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Journey doesn't stop believin' Print E-mail
Written by and photos by ANDY ARGYRAKIS   
Sunday, 04 December 2005
There were two milestones being celebrated at Assembly Hall on Sunday night and both had a direct Journey connection.

Journey
Entertainment
Art

Assembly Hall
Champaign, Ill.
December 4, 2005
The first was the remarkable feat that the band’s spent thirty years together, and the second - possibly even more important to Illinois - was the Chicago White Sox’ World Series victory. What did baseball have to do with one of the last nights on the arena rockers’ 2005 tour? Well, come two hours into the set when the thunder of “Don’t Stop Believin’” rippled from Ross Valory’s bass and Neal Schon’s guitar, it provided a flashback to the home team’s victory song of the season. And beyond nearly any other rock and roll show of the year, this was by far the most deafening, explosive and pleasing in that guilty pleasure sort of way moment a concertgoer could experience.

Though that type of adrenaline wasn’t matched again within the career spanning show, Journey unveiled its share of crests, while also crashing down on a few occasions in much less constructive directions. But when it came to the positive, virtually anything from the blockbuster albums “Frontiers” and “Escape” were golden. Lead singer Steve Augeri (who took Steve Perry’s spot eight years ago) sounded quite close to the shoes he’s filling and even visually resembled the famed front man to some degree. Yet he worked the venue with his own personality, encouraging everyone’s arms to sway during “Faithfully,” giving all an aerobic workout during “Any Way You Want It” and providing circular hand motions during “Wheel In the Sky.”

Such commercial crossovers are exactly what the majority of fans came to hear, though some wanted to dig deeper into the acts’ roots. Journey obliged in a handful of ways, most notably the suite of “Feeling That Way” and “Anytime,” sung by keyboardist Jonathan Cain. While not as memorable as longtime member Gregg Rolie’s original interpretation, they were each adequate and provided an instant rewind button to the 1970s. Another mildly surprising flashback came from the power ballad “Still They Ride,” during which drummer Deen Castronovo took vocal duties. He was actually a dead ringer for Perry and gave Augeri a run for his money.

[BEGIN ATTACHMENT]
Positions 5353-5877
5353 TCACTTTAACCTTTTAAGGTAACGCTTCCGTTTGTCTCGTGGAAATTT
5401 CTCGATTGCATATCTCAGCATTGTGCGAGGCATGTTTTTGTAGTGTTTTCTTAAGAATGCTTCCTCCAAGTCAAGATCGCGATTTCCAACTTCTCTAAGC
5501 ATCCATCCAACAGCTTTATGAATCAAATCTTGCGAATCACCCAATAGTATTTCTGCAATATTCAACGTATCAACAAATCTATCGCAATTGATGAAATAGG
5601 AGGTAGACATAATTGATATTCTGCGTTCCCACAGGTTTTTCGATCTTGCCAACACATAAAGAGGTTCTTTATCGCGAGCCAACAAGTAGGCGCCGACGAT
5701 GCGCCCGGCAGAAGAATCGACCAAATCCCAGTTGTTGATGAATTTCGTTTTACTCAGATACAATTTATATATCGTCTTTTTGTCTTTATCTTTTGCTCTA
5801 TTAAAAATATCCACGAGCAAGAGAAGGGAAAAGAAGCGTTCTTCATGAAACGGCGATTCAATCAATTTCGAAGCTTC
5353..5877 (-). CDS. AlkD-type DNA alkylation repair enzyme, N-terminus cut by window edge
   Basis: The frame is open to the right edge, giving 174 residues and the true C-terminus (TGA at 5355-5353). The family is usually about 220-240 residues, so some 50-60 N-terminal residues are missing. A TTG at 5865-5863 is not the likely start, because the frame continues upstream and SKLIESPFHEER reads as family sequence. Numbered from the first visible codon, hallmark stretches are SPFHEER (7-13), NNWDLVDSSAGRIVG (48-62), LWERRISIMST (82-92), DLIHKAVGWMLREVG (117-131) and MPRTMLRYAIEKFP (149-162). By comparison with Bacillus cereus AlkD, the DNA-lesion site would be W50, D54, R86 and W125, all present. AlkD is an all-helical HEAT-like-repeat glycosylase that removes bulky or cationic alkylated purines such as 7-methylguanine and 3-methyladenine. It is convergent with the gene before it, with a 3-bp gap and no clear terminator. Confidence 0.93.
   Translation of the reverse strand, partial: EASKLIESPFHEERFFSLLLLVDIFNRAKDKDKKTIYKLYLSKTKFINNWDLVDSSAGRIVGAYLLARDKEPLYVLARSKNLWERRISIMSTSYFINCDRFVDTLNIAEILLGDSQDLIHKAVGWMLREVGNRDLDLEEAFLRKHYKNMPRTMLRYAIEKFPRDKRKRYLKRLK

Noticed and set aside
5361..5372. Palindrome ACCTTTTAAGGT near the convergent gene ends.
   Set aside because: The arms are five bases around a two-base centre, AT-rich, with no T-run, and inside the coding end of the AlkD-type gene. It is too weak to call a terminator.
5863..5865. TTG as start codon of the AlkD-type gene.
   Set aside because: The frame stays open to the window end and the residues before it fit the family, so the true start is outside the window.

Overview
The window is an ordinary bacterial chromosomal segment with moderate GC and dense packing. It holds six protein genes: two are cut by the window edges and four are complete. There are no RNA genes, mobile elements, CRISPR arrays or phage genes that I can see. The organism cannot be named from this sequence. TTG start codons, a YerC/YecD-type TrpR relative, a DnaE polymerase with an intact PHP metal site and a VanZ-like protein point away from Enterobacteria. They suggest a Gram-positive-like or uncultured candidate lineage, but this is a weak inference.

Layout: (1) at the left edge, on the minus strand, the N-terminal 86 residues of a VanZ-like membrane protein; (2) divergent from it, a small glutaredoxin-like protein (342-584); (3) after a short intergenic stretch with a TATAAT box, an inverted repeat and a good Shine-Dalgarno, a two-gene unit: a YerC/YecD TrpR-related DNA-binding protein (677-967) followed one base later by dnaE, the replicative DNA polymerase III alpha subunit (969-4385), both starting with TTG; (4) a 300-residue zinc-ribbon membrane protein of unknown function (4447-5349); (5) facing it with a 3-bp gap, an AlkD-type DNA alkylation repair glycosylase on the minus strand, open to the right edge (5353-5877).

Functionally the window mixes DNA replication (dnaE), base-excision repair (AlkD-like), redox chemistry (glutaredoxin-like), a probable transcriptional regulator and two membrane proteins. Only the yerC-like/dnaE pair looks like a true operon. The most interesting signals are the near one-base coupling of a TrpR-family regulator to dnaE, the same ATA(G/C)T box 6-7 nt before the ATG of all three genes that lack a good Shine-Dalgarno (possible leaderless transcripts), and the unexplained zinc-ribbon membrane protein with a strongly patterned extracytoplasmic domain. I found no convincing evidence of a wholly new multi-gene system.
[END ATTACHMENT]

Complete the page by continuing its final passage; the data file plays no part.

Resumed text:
Fast forwarding into the present, the guys also highlighted much of their latest “Generations” disc. In these instances, the night took a turn for the worse, as the poorly produced selections didn’t translate with anywhere near the immediacy of the aforementioned tracks Augeri’s cuts like “Faith In the Heartland” and “The Place In Your Heart” were basically the group attempting to reclaim its glory years, while Cain’s “Every Generation” reeked of cliché to the utmost degree. Even some of the most popular material seemed laborious, such as wedding anthem “Open Arms” (greeted with an unnecessarily long keyboard solo) and “Lovin’, Touchin’, Squeezin’ (filled with Schon’s most self-indulgent shredding of the evening).

While Journey had its share of fumbles, there was still plenty to be proud of during the strong segments, along with the band’s incredibly enduring career span. Despite membership shifts, the gang can still pack a place and can always boast 75 million album sales to its credit. But leaving the gig, one had to wonder if Steve Perry will ever be back and if the full glory of Journey can ever fully be reclaimed. The odds are slim to none, but as the eternal adage that helped lead the White Sox to victory goes, “Don’t Stop Believin’.”

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